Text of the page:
Associated Press writers Jon Gambrell in Dubai, United Arab Emirates, Aron Heller and Daniel Estrin in Jerusalem, and Joseph Krauss in Cairo contributed to this report



Advertisements

Latest Canada & World News

  • Giant rabbit said to be 'fit as a fiddle' dies aboard United flight from London to Chicago

    World News Toronto Sun
    LONDON — United Airlines is investigating a report that a giant rabbit died on one of its trans-Atlantic flights. Distraught breeder Annette Edwards from Worcestershire in central England told The Associated Press by phone Wednesday that Simon, a 10-month-old, 3-foot (meter) -long continental rabbit, had a vet check shortly before travelling from London’s Heathrow airport to Chicago’s O’Hare airport. Source
  • Crane climber in Toronto rescued, arrested [Photos]

    Canada News Toronto Sun
    TORONTO — Some streets in Toronto’s downtown core were closed early Wednesday as dozens of construction workers and commuters gazed skyward to watch police and firefighters try to rescue a woman who got stuck atop a tall construction crane during the night. Source
  • Questions persist in death of prominent New York judge

    World News CTV News
    NEW YORK -- When Sheila Abdus-Salaam agreed to speak this month at an alumni gathering at Columbia Law School, it was business as usual for someone in demand as the first black woman to serve on New York's highest court. Source
  • Mounties suspect 2 government officials leaked classified shipbuilding information

    Canada News CBC News
    Royal Canadian Navy Vice-Admiral Mark Norman (left) speaks with Vice-Admiral Ron Lloyd during a change of command ceremony, Thursday, June 23, 2016 in Ottawa. (Adrian Wyld/Canadian Press) The RCMP are accusing the military's second-in-command of passing cabinet secrets to a Quebec shipping executive in a cozy relationship meant to advance a navy project he "personally" favoured, according to a newly unsealed search warrant. Source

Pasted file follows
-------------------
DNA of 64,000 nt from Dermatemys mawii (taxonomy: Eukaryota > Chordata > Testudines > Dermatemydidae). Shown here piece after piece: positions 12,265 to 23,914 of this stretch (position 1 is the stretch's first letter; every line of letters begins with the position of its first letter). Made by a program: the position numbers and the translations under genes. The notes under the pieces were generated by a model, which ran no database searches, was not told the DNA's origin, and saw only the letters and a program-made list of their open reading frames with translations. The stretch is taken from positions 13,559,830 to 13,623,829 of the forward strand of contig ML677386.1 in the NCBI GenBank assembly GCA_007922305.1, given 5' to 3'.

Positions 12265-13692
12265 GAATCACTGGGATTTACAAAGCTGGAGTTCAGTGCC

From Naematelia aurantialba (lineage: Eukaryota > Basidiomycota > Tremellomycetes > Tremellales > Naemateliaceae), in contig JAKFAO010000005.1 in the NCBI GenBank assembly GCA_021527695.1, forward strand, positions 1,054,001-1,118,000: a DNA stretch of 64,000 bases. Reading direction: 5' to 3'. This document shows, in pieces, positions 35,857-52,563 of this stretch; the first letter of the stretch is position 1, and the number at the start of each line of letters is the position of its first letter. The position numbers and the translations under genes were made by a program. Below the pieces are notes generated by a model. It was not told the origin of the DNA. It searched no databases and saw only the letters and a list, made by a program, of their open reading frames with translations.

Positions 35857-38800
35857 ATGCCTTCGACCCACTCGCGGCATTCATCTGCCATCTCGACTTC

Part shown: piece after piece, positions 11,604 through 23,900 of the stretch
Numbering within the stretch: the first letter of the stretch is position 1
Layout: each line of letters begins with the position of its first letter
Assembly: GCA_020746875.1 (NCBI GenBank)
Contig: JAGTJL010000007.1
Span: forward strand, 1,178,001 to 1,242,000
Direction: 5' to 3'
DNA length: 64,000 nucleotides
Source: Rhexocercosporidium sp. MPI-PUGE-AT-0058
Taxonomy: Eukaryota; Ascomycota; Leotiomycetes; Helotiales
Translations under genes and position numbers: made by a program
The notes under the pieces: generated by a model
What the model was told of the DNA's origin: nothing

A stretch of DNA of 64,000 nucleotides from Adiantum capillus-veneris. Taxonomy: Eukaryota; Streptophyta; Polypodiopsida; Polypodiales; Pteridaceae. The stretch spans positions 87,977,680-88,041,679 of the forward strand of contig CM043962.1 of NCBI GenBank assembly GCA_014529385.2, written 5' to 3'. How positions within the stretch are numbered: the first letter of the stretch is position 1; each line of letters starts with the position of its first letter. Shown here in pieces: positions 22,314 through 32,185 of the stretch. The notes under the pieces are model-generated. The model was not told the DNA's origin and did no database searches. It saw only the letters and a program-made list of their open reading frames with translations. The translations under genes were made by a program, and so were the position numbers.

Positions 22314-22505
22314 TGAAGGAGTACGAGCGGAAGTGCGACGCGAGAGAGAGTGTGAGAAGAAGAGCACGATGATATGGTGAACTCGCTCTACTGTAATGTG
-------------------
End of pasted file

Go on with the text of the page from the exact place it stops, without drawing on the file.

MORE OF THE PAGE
• 'Mistakes happen': How 'miscalculation' could spark a U.S.-North Korea conflict

    World News CBC News
    Despite heightened tensions, many experts say it's unlikely the U.S. and North Korea are headed toward imminent military conflict. While the leaders of both countries are impulsive and unpredictable, they are also desperate to avoid pre-emptive strikes. Source
  • Pie, tart shells from Edmonton bakery recalled nationally due to E. coli scare

    Canada News CBC News
    Various brands of pie and tart shells that were sold across Canada are being recalled due to E. coli fears. The Canadian Food Inspection Agency says the shells were produced by Edmonton-based Harlan Bakeries. The Deep Dish Pie Shells, Sweetened Tart Shells and Tart Shells are sold under the Great Value, Apple Valley, Western Family and No Name brands. Source
  • United investigates report that giant rabbit died on flight

    World News CTV News
    LONDON -- United Airlines is investigating a report that a giant rabbit died on one of its trans-Atlantic flights. Distraught breeder Annette Edwards from Worcestershire in central England told The Associated Press by phone Wednesday that Simon, a 10-month-old, metre-long continental rabbit, had a vet check shortly before travelling from London's Heathrow airport to Chicago's O'Hare airport. Source
  • Death of giant rabbit adds to United Airlines woes

    World News CTV News
    LONDON -- United Airlines is investigating the death of a giant rabbit on one its trans-Atlantic flights, adding to a growing list of customer complaints for the U.S. carrier. Distraught breeder Annette Edwards told The Associated Press by phone Wednesday that a veterinarian checked Simon, a 10-month-old, 3-foot (meter)-long continental rabbit, shortly before the animal was put on a flight from London's Heathrow airport to Chicago's O'Hare. Source
  • Five facts about the crane rescue operation in Toronto

    Canada News CTV News
    TORONTO -- A rescue operation was conducted in downtown Toronto on Wednesday morning after a woman became stuck atop a pulley device swinging from a tall crane. Here are five things to know about the rescue. Source
  • 'Very, very great': Trump's speaking style still flummoxes linguists

    World News CTV News
    NEW YORK -- Campaign promises may have been reshaped and some self-imposed deadlines reset. But among the things kept intact in the opening months of the new administration is the unmistakably distinct style of U.S. Source